In this Chief of Staff Network member spotlight, you will learn from Dyna Shamshir, the Chief of Staff at Solv Energy. You will learn about the importance of career breaks, Dyna’s view on the superpowers of new hires, and the value of appreciation.
If you’re interested in Dyna’s insights and would like to speak with her directly, join the Chief of Staff Network today.
What are you doing presently?
I am currently on a career break to recharge and refocus. While on this break, I have been working on topics I care about; what I’ve rediscovered is that I truly care about making others successful.
At my last role, I was referred to the hiring manager and we had in-depth discussions about not only the role, but also the dynamics of the team prior to my start. This helped us both in preparing me to hit the ground running.
What was your biggest learning in your last role?
As a new hire, you have a unique advantage in that you offer a fresh eye. This means you have a genuine chance to assist a team with matters that may not be immediately apparent to them. When a team is stretched, it becomes especially challenging to prioritize among half-defined issues, unknown issues, and existing projects - they will all sound urgent.
As a recent addition to a company, simply understanding that helped me navigate and sort through the chaos to understand where I could help drive the most impact. Furthermore, in a fast-growing company, it helped to quickly get even newer members up to speed with higher fidelity.
What advice would you give to someone looking for a CoS role?
Not all principals know that they need a CoS (or what it is); for those that do, the call for help may not even actually sound like one. Furthermore, CoS roles are highly variable by company stage, sector, and principal.
Practicing humility, active listening, fostering a dialogue around it and building a relationship with the principal can help uncover how you can craft your own CoS role.
What were some of the key learnings or breakthroughs you had while working as a CoS?
Sometimes progress can be just about asking a better question.
Ever had one of those conversations where someone says to you: “you know, that’s actually a really good question … I don’t know the answer.”
Not being afraid to admit when we don’t know is critical - and knowing what we don’t know is invaluable. This adds to the ability to maintain effective communication which is vital for successful collaboration, progressing initiatives, resolving conflicts, and instigating cultural change.
What are you most focused on right now?
Changing gears and getting to my next role with renewed purpose.
Part of this is about consciously adding to my leadership skills and another part is about better understanding how my priorities have evolved.
What have been the most challenging and rewarding parts of your CoS experience?
- Challenging: People can have very different ways of communicating their needs. I think it’s part of the skillset of a CoS to learn to decode them.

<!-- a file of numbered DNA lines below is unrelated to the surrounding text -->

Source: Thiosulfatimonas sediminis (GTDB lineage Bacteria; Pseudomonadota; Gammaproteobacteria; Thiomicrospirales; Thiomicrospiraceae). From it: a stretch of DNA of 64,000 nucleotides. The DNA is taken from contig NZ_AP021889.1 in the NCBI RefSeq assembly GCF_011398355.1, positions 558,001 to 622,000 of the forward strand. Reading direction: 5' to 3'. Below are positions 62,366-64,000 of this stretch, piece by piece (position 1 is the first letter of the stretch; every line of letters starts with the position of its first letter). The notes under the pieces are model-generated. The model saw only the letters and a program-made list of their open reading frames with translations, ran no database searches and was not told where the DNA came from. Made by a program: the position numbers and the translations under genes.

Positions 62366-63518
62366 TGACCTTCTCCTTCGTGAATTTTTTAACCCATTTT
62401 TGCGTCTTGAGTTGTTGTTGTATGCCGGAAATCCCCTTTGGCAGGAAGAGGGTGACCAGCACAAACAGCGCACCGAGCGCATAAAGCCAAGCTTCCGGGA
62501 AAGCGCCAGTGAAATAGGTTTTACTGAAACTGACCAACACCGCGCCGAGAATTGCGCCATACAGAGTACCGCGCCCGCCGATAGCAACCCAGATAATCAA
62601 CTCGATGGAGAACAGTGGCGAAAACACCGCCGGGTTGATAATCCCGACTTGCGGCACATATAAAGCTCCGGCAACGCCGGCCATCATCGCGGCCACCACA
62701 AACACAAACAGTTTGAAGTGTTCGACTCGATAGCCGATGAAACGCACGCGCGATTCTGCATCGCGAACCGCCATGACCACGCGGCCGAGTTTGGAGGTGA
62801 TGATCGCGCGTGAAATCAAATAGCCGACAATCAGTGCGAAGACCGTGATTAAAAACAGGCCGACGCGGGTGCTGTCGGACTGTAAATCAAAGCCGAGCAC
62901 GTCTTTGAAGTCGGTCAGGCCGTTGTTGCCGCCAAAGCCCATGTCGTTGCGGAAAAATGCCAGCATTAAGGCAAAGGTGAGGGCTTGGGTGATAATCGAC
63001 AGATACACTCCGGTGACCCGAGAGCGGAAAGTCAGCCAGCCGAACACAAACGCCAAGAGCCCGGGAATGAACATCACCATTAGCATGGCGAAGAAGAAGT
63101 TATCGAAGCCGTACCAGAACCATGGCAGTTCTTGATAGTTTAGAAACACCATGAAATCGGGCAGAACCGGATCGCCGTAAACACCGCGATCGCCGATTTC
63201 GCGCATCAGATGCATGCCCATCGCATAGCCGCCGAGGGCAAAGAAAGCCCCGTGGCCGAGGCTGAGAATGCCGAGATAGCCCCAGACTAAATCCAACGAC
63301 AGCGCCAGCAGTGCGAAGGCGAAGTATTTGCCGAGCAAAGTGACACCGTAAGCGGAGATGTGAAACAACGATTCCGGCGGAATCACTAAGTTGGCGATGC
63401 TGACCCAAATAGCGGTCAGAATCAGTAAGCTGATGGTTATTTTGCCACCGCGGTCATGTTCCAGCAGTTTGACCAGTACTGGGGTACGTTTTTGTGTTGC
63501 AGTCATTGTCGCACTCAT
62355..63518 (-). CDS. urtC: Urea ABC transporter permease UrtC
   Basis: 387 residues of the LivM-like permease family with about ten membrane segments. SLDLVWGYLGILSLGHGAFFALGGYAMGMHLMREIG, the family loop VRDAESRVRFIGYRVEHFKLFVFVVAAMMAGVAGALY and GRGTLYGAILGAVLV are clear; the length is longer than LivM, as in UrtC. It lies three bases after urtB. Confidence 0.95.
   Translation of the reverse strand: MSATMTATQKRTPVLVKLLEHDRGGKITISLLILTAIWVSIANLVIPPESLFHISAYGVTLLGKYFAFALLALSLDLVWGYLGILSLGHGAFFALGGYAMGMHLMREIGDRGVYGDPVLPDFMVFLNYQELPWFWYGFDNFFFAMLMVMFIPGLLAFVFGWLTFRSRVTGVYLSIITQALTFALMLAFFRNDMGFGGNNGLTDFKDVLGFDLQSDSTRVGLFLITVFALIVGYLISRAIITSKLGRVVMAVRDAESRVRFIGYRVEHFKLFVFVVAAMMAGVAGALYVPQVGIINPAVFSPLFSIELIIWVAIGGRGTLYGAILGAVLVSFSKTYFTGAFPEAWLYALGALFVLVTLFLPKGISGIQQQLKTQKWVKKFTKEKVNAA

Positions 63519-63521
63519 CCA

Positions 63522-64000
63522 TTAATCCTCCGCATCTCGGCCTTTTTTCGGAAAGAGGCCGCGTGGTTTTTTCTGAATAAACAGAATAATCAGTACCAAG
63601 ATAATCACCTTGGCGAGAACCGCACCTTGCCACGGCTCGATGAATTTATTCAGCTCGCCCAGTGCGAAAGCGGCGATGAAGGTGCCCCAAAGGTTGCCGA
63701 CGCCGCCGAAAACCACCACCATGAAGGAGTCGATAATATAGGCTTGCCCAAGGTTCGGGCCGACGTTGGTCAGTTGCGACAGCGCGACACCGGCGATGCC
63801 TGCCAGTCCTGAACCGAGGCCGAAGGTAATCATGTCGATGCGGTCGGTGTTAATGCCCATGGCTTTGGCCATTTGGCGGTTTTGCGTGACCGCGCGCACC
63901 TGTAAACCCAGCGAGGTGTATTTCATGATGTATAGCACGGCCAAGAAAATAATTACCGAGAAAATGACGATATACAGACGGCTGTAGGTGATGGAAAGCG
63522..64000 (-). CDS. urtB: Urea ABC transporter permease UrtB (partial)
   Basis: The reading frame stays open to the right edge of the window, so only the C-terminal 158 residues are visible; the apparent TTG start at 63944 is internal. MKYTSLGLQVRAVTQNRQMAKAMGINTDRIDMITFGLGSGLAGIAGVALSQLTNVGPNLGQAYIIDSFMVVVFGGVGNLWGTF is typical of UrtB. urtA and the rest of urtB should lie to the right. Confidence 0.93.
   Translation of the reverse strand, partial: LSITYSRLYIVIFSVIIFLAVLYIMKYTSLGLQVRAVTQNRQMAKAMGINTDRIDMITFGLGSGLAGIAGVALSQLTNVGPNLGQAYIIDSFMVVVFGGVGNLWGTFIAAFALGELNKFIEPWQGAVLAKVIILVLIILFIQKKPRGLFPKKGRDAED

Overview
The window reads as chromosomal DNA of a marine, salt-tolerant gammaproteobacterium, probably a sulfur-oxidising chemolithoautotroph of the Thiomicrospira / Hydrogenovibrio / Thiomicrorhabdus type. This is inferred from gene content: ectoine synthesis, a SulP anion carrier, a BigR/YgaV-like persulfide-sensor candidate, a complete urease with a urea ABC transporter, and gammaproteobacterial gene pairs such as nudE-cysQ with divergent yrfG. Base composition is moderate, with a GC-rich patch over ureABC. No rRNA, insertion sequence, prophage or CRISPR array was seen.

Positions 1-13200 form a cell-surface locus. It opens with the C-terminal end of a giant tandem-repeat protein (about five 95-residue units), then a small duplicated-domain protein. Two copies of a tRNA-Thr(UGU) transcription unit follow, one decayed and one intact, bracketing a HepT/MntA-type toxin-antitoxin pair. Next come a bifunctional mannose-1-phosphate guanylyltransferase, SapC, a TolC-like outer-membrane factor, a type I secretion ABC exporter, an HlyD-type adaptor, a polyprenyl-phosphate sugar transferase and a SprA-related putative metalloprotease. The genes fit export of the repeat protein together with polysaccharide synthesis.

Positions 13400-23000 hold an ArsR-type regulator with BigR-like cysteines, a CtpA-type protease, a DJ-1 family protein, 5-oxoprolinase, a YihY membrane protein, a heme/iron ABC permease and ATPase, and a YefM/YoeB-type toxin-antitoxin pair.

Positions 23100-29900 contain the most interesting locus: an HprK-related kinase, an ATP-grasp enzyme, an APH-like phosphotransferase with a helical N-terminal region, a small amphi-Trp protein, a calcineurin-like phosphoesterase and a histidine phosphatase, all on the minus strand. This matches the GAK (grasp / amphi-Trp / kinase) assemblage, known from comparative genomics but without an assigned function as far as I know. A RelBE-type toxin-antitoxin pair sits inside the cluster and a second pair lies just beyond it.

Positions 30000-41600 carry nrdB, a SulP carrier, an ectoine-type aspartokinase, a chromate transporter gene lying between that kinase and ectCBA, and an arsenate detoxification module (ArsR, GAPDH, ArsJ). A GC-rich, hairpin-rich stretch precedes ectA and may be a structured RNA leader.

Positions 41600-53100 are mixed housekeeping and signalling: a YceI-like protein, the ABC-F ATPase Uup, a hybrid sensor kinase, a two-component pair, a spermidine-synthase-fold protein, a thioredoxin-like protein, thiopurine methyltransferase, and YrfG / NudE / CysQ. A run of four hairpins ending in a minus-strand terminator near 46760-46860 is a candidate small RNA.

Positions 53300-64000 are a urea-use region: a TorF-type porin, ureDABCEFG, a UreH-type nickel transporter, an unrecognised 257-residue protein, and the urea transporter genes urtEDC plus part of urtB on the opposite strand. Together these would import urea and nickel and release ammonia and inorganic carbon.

- Rewarding: Being appreciated. As a CoS, you influence, but don’t typically have direct reports. Because of this, it’s hard to know how much you’ve affected a particular person or even the entire organization. It’s incredibly rewarding to have coworkers tell you: “You were a good boss" despite not having had direct reports.
What is the oddest task / project you've ever worked on?
Chasing the CFO of a customer company to fulfill their past due payment. This was not fun, especially when he became elusive since he was on a trip to the Maldives or something. But I got it done. Anyone with B2B accounts receivable solutions, I would love to hear from you!
If you could wave a magic wand, with 3 wishes for your role, what would they be?
I'd hold one wish back to get these 2:
- Flexibility in location, or hybrid work with trust in reasonable judgment. I strongly believe that creating connective tissue require in-person meets, and I highly value camaraderie at work. But I have also seen that the pandemic have taught us the many things we took for granted - and what could work better for us and our families.
- Intentional recognition that a nebulous role does not equal less value. Instead, it probably takes more work undertaking what others are not able to see. Many acknowledge that it's a lonely and thankless role. But if we can wave that wand and describe the value that CoSs bring to the table in tangible terms, that helps to manifest ""intentional recognition"" in its use as a powerful tool that goes beyond recognizing a job well done; it’s about acknowledging the significance of someone's contribution."
What’s something that you’re sneaky good at or that people wouldn’t expect about you?
Figuring out and memorizing directions without a GPS. This came in handy during some travel mishaps!
What’s the best professional advice that you’ve ever been given?
“Walk your talk”: leading by example is fundamental to leadership. I was given this advice very early on in my career but I understood even then that it applies to everybody, not just those in positions of authority.